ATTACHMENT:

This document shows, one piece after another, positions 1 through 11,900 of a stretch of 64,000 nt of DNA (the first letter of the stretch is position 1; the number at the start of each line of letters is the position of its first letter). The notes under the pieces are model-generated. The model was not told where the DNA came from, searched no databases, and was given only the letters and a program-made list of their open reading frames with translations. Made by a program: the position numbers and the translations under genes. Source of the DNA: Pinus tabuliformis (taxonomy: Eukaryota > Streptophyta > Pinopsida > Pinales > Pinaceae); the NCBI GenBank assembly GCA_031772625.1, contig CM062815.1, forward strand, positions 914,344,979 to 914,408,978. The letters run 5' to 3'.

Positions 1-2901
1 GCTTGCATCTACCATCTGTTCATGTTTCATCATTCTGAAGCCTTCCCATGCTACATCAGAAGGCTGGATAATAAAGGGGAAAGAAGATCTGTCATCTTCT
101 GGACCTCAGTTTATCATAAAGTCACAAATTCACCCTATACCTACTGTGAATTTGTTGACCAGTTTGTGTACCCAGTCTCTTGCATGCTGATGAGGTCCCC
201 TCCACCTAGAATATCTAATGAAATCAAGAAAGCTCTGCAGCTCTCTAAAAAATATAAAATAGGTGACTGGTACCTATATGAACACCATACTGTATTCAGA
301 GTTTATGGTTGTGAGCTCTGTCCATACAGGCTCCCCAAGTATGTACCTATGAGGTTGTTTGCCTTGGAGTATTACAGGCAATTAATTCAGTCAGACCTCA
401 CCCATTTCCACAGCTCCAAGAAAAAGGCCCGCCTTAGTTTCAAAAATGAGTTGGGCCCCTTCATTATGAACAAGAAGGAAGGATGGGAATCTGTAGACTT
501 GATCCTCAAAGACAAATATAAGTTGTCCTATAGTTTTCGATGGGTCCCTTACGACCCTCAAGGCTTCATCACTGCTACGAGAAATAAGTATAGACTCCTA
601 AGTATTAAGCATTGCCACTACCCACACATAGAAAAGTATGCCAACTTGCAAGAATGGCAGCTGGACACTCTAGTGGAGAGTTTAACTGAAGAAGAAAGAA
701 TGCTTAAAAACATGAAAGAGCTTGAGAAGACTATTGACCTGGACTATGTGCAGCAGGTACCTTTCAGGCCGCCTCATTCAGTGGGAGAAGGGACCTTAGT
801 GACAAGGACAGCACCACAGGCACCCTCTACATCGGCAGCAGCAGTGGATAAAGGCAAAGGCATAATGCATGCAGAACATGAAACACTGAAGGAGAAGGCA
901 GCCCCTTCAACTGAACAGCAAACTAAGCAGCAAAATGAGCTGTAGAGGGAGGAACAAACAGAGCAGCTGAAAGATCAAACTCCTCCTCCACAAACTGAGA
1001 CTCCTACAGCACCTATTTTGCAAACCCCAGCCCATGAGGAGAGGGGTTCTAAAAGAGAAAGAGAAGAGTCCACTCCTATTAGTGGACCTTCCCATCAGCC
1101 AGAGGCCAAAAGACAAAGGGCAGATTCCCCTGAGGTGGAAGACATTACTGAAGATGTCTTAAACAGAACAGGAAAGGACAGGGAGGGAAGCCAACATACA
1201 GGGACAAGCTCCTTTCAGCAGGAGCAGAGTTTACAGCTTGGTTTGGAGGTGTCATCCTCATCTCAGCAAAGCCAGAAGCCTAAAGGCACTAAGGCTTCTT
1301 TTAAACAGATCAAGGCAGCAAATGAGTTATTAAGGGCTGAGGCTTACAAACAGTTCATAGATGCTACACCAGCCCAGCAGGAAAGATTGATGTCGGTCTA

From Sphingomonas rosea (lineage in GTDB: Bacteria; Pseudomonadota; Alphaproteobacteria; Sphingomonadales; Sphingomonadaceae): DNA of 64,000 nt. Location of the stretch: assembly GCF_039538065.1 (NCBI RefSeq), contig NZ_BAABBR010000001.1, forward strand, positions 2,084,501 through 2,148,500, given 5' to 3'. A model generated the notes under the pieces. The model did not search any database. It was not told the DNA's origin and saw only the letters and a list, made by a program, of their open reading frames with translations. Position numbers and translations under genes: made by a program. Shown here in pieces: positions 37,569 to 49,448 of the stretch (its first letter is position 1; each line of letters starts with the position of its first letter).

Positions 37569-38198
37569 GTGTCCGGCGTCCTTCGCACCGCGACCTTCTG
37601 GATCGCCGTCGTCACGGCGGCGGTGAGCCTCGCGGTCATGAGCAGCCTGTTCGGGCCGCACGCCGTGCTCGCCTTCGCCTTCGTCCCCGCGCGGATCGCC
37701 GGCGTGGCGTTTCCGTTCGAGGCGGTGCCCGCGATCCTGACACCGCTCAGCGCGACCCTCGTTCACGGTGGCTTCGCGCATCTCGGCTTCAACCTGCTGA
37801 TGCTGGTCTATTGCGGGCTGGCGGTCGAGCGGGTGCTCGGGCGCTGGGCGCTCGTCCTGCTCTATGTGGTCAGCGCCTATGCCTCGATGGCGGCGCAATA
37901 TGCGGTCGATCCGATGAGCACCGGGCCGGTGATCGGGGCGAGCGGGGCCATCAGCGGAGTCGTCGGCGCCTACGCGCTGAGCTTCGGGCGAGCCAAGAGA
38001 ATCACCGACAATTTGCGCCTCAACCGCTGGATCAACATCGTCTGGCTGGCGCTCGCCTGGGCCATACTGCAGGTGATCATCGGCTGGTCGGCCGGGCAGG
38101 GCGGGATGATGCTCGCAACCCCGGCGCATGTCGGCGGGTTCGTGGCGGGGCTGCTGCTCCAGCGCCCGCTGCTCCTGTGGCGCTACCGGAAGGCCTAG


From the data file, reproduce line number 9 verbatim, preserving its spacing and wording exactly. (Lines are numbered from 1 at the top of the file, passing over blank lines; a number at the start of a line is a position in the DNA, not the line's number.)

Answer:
601 AGTATTAAGCATTGCCACTACCCACACATAGAAAAGTATGCCAACTTGCAAGAATGGCAGCTGGACACTCTAGTGGAGAGTTTAACTGAAGAAGAAAGAA